Besides activity by other threads, media playback can also be affected by network activity. When a network packet arrives at [the] system, it triggers a CPU interrupt, which causes the device driver for the device at which the packet arrived to execute an Interrupt Service Routine (ISR). Other device interrupts are blocked while ISRs run, so ISRs typically do some device book-keeping and then perform the more lengthy transfer of data to or from their device in a Deferred Procedure Call (DPC) that runs with device interrupts enabled. While DPCs execute with interrupts enabled, they take precedence over all thread execution, regardless of priority, on the processor on which they run, and can therefore impede media playback threads.
Network DPC receive processing is among the most expensive, because it includes handing packets to the TCP/IP driver, which can result in lengthy computation. The TCP/IP driver verifies each packet, determines the packet’s protocol, updates the connection state, finds the receiving application, and copies the received data into the application’s buffers.
Mark goes on to show that copying a file from one machine to another consumes a staggering 41% of the available processor. In Joey's words, that is horrid and just an awful situation.
Like Vista, Linux separates interrupt handling into two distinct components, a top half (the ISR) and a bottom half. The bottom half is a mechanism for deferring work away from the interrupt handler (see Chapter 7 in Linux Kernel Development). Vista's DPC mechanism is a bottom half implementation that sounds similar to Linux's workqueues, which allow the deferment of work from one context (typically interrupt) to another. As with the DPC mechanism, workqueues run in process context, with interrupts enabled, generally (although not necessarily) with priority over other tasks on the system. Workqueues, as with DPCs, are well-suited for deferring the processing of networking work from the ISR to a later point, when interrupts are enabled.
Unlike DPCs, however, the Linux parallel does not consume nearly half of your CPU. In fact, in repeated tests involving both "copying a large file from another system" and a simple unabated ping flood, I was unable to consume any tangible amount of processor. That is, Linux can achieve high utilization of a GigE network interface with only minimal CPU usage.
Critical optimizations such as zero-copy aside, there is no excusable reason why processing IP packets should so damagingly affect the system. Thus, this absolutely abysmal networking performance should be an issue in and of itself. Unfortunately, however, the Windows developers decided to focus on a secondary effect:
Tests of [Multimedia Class Scheduler Service (MMCSS), a mechanism for the automatic priority-enhancement of multimedia playback,] during Vista development showed that, even with thread-priority boosting, heavy network traffic can cause enough long-running DPCs to prevent playback threads from keeping up with their media streaming requirements, resulting in glitching.
In other words, consuming half of your processor is (surprise!) detrimental to multimedia playback performance. At this point, it becomes clear that the process scheduler folks and the networking folks are bitter enemies and do not converse. Consequently, the obvious solution of fixing the abhorrent networking performance was bypassed for a quick bandaid:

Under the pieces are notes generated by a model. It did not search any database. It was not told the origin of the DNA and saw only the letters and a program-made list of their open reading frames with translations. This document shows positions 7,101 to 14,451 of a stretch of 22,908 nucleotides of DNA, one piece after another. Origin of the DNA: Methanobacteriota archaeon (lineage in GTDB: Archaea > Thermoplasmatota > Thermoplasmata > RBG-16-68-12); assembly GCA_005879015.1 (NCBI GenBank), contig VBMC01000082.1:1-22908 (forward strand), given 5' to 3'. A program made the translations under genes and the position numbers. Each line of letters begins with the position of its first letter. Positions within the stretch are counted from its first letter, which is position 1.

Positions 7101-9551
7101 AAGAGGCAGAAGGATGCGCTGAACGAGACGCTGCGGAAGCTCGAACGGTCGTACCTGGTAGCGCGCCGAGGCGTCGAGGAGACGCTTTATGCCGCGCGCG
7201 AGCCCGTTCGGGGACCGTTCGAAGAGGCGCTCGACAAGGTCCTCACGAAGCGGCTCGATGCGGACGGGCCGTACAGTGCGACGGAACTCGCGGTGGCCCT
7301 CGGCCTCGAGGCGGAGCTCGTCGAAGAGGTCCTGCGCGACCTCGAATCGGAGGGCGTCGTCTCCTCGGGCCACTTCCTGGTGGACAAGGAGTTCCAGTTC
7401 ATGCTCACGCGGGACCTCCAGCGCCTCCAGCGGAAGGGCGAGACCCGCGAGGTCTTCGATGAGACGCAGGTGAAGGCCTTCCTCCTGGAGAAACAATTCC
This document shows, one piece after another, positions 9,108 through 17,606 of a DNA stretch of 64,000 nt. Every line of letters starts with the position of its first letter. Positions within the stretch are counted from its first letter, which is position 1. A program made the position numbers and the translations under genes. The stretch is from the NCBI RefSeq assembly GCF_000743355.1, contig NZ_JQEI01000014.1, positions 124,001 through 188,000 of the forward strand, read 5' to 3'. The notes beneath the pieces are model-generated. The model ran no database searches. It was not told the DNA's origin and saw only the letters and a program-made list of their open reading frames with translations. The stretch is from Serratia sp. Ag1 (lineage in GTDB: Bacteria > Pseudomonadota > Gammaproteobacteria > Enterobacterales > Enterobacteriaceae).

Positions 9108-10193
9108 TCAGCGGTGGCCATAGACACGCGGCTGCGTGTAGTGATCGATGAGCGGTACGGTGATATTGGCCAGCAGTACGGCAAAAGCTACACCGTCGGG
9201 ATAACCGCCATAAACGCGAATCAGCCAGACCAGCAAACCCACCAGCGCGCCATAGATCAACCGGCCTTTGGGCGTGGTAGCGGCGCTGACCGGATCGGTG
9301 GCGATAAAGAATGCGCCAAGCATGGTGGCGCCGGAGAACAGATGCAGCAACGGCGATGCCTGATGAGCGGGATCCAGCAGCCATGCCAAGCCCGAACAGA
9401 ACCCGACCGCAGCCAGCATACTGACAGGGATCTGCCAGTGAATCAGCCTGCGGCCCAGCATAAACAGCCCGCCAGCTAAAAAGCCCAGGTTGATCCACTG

MMCSS’ glitch-resistant mechanisms were therefore extended to include throttling of network activity. It does so by issuing a command to the NDIS device driver, which is the driver that gives packets received by network adapter drivers to the TCP/IP driver, that causes NDIS to “indicate”, or pass along, at most 10 packets per millisecond (10,000 packets per second).
Putting aside the larger problem for the moment, there are several issues with this solution. It prioritizes multimedia playback over networking performance, which, as the resulting clamor has shown, is not everyone's personal policy preference. It is almost assuredly a layering violation. It picks a fixed and hard-coded packet limit (ten per millisecond), which won't scale across different hardware—think significantly faster processors or substantially slower networking drivers. It ignores the commonality of GigE. And, finally, the solution is complicated, as the convoluted description and resulting bugs in the implementation demonstrate.
Moreover, I can only imagine how this solution performs while streaming video over the network.
Mr Russinovich concludes:
The hard-coded limit was short-sighted with respect to today’s systems that have faster CPUs, multiple cores and Gigabit networks, and in addition to fixing the bug that affects throttling on multi-adapter systems, the networking team is actively working with the MMCSS team on a fix that allows for not so dramatically penalizing network traffic, while still delivering a glitch-resistant experience.
We shall see. Vista is no where near ready for deployment and adopters should—as always—wait until there are several service packs for and the server variant of the OS before upgrading. In the meantime, let me recommend an alternative or two.
Curious about more of Vista's internals? Read Mark's three part exposé, Inside the Windows Vista Kernel: Part 1, 2, and 3. Mark is also the co-author of Microsoft Windows Internals, an excellent tome on the design of Windows XP and Windows Server 2003.